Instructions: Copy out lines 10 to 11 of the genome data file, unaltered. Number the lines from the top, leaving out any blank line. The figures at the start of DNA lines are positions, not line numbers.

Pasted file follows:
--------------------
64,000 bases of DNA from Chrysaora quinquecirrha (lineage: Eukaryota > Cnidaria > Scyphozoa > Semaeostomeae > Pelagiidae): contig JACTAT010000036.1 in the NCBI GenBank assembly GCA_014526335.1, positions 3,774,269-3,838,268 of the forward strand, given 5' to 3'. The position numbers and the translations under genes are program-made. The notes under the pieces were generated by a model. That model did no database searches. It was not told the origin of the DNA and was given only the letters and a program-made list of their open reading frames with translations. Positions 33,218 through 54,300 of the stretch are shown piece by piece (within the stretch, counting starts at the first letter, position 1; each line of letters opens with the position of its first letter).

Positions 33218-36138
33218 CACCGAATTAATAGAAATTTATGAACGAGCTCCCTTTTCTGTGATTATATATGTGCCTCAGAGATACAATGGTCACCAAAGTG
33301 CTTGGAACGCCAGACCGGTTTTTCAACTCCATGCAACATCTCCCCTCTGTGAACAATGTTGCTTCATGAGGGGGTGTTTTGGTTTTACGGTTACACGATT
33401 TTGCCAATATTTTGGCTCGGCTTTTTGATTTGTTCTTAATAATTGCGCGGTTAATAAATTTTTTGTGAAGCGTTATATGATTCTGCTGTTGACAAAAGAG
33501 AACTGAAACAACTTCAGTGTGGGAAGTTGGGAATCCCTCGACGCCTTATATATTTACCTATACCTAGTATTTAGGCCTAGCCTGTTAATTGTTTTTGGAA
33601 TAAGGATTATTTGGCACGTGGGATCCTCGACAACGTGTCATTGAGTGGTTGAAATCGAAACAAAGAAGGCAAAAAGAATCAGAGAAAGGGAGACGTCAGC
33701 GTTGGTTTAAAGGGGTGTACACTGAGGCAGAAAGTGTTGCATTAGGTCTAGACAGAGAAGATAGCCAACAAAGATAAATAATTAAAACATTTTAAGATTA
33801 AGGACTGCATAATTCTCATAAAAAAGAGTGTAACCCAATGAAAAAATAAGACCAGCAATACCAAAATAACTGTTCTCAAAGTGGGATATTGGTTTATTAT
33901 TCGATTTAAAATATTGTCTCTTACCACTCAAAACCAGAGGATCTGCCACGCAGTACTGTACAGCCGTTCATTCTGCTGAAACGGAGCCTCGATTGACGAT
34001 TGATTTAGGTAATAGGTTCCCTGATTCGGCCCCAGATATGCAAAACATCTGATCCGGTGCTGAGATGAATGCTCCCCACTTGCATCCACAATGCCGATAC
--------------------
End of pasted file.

33901 TCGATTTAAAATATTGTCTCTTACCACTCAAAACCAGAGGATCTGCCACGCAGTACTGTACAGCCGTTCATTCTGCTGAAACGGAGCCTCGATTGACGAT
34001 TGATTTAGGTAATAGGTTCCCTGATTCGGCCCCAGATATGCAAAACATCTGATCCGGTGCTGAGATGAATGCTCCCCACTTGCATCCACAATGCCGATAC